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Parishville pays tribute to Civil War veteran

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PARISHVILLE - For the past 101 years the body of Webster L. Howe laid in an unmarked grace in the Hill Crest Cemetery.

While the grave in front of Mr. Howe’s, belonging to his brother Rufus, was marked with Rufus’ name, as well as that of his wife and two other members of his family, Mr. Howe laid in rest behind his little brother underneath a simple stone that didn’t even bear his name, let alone pay tribute to his military service.

That all changed though on Friday, when the Parishville Historical Association teamed up with Parishville Amvets Post 265 to dedicate a plaque bearing Mr. Howe’s name, along with a grave marker indicating that he served in the Civil War from 1861 to 1865.

How often do you get to recognize someone who fought in the Civil War?” asked Amvets Post 265 Commander Ron Ferguson. “It’s amazing to be a part of something like this and to honor someone after more than 100 years.”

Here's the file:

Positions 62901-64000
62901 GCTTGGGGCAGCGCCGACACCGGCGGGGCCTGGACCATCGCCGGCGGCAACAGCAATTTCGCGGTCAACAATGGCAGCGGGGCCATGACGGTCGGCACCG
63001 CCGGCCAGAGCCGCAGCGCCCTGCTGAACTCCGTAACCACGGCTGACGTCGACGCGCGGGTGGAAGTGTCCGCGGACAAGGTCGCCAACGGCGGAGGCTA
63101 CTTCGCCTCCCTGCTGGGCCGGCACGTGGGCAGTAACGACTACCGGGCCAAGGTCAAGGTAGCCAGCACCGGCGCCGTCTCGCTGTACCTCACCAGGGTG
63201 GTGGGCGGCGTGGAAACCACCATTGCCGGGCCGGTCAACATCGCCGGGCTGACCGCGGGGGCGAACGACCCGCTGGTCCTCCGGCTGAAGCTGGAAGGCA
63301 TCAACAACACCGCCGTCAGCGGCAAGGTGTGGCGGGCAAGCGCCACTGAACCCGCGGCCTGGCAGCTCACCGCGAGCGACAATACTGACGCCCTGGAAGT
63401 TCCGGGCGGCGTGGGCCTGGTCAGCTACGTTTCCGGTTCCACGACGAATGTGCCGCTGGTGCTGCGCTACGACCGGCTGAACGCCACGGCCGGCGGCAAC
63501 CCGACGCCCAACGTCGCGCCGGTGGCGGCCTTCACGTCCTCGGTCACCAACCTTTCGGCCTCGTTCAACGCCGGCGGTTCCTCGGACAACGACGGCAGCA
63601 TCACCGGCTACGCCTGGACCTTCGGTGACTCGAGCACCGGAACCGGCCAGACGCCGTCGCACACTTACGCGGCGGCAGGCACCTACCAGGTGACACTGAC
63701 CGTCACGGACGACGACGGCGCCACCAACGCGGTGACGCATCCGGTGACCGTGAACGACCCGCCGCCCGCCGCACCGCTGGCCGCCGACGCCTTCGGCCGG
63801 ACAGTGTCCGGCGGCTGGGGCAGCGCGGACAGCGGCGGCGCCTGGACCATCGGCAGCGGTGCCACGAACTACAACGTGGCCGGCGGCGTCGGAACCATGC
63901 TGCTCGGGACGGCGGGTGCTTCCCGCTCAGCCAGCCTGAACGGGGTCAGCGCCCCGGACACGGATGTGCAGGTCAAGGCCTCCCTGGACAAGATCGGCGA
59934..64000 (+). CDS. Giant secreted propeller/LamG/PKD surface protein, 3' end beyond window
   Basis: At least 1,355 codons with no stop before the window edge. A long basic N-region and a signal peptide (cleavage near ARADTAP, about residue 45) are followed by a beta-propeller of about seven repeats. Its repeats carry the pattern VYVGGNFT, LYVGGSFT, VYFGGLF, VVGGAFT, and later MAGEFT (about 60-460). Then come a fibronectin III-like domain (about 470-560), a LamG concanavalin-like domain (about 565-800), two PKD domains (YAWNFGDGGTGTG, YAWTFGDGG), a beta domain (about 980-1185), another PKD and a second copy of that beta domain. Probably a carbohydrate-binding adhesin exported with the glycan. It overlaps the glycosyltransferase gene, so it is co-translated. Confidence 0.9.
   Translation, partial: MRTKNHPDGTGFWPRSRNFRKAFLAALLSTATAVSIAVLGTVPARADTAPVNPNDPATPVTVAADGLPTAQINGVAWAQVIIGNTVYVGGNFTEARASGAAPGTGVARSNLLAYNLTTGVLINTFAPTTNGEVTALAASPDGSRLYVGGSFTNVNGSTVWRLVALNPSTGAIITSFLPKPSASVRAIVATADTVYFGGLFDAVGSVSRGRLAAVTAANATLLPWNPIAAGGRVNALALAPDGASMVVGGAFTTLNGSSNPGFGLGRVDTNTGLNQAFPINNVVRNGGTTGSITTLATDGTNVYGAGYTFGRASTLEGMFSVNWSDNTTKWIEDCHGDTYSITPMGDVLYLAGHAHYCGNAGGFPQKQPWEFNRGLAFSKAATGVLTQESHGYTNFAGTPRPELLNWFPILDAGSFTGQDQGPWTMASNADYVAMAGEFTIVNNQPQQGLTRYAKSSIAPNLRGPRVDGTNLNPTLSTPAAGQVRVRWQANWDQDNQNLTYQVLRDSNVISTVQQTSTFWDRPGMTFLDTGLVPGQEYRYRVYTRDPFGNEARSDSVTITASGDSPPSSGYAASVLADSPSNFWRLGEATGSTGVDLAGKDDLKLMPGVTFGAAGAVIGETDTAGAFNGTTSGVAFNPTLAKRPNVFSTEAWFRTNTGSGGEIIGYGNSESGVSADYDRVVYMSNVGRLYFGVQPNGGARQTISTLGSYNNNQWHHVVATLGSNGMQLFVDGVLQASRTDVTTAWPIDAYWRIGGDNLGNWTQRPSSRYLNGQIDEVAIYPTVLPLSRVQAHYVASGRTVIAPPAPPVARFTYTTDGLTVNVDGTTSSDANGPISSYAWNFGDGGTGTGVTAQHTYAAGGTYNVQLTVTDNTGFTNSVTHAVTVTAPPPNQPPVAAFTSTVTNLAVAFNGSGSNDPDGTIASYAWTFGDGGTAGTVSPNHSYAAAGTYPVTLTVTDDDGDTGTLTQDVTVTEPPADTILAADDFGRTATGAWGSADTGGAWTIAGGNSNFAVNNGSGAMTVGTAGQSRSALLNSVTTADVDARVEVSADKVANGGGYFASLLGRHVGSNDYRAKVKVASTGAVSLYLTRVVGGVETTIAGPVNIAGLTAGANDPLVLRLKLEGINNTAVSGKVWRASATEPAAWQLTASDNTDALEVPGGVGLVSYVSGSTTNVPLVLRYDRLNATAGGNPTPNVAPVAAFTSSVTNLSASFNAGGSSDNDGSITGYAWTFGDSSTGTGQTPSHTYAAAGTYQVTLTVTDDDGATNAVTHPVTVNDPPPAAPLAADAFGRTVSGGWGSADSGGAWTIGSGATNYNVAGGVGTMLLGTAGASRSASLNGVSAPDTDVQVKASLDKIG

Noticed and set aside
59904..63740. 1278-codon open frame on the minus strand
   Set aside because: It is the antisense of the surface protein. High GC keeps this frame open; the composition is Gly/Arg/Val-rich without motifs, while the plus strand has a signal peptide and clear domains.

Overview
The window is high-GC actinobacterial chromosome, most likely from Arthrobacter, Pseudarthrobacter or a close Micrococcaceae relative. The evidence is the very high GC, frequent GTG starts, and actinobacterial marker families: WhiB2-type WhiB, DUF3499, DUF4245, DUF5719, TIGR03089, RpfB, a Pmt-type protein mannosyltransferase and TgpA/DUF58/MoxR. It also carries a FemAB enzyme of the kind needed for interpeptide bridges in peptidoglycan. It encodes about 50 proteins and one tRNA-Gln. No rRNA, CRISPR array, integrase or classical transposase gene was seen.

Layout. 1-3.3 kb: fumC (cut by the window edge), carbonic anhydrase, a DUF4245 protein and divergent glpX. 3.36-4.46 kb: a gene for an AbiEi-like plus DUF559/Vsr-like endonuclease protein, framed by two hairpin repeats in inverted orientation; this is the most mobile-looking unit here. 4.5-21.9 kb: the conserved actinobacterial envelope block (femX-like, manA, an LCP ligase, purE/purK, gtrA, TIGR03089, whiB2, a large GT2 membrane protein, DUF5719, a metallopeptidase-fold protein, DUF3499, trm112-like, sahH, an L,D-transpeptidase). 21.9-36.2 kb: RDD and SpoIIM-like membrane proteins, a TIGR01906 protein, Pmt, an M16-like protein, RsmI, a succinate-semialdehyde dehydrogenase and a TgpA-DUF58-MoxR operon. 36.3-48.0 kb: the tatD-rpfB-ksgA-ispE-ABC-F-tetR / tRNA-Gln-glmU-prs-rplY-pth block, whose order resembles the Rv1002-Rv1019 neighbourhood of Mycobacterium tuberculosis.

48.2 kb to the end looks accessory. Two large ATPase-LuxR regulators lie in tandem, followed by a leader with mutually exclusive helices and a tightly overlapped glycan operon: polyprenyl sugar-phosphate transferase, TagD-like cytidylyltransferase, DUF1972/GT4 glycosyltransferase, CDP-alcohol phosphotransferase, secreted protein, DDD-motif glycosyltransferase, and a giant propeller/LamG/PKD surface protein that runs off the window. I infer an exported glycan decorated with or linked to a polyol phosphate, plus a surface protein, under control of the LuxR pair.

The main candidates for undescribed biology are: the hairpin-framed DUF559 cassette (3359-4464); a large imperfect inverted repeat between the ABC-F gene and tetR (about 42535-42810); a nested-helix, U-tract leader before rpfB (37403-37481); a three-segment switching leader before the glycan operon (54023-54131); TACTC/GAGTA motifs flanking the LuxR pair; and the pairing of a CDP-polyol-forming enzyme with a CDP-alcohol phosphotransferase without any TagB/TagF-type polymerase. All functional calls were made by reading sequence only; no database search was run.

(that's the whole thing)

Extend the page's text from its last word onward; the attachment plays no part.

Also in attendance at the service was a great, great nephew of Mr. Howe’s, Lee N. Houser, who traveled to Parishville from Clifton Springs, N.Y.

Mr. Houser said that Mr. Howe had three other brothers who also fought in the Civil War, including Rufus, David, who is buried in Wisconsin and Russell, who is buried in Michigan.

“It means a lot to me that we’re finally honoring him after 100 years,” Mr. Houser said. “Every veteran should have a grave marker with their distinguished service on it.”

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